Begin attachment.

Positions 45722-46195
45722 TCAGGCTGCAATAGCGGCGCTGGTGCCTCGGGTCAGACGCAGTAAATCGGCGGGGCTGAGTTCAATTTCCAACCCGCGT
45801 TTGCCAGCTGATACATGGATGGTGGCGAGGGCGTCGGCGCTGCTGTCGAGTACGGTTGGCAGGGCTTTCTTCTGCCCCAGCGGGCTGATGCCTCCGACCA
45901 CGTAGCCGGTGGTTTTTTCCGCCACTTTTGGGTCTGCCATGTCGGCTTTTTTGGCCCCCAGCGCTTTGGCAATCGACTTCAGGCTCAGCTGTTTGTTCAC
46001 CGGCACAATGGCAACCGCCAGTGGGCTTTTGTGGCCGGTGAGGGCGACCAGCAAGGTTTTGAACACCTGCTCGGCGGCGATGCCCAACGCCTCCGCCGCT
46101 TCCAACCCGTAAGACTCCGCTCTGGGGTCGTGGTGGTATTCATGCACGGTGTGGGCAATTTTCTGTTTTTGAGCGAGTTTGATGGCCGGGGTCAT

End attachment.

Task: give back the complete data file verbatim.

Positions 45722-46195
45722 TCAGGCTGCAATAGCGGCGCTGGTGCCTCGGGTCAGACGCAGTAAATCGGCGGGGCTGAGTTCAATTTCCAACCCGCGT
45801 TTGCCAGCTGATACATGGATGGTGGCGAGGGCGTCGGCGCTGCTGTCGAGTACGGTTGGCAGGGCTTTCTTCTGCCCCAGCGGGCTGATGCCTCCGACCA
45901 CGTAGCCGGTGGTTTTTTCCGCCACTTTTGGGTCTGCCATGTCGGCTTTTTTGGCCCCCAGCGCTTTGGCAATCGACTTCAGGCTCAGCTGTTTGTTCAC
46001 CGGCACAATGGCAACCGCCAGTGGGCTTTTGTGGCCGGTGAGGGCGACCAGCAAGGTTTTGAACACCTGCTCGGCGGCGATGCCCAACGCCTCCGCCGCT
46101 TCCAACCCGTAAGACTCCGCTCTGGGGTCGTGGTGGTATTCATGCACGGTGTGGGCAATTTTCTGTTTTTGAGCGAGTTTGATGGCCGGGGTCAT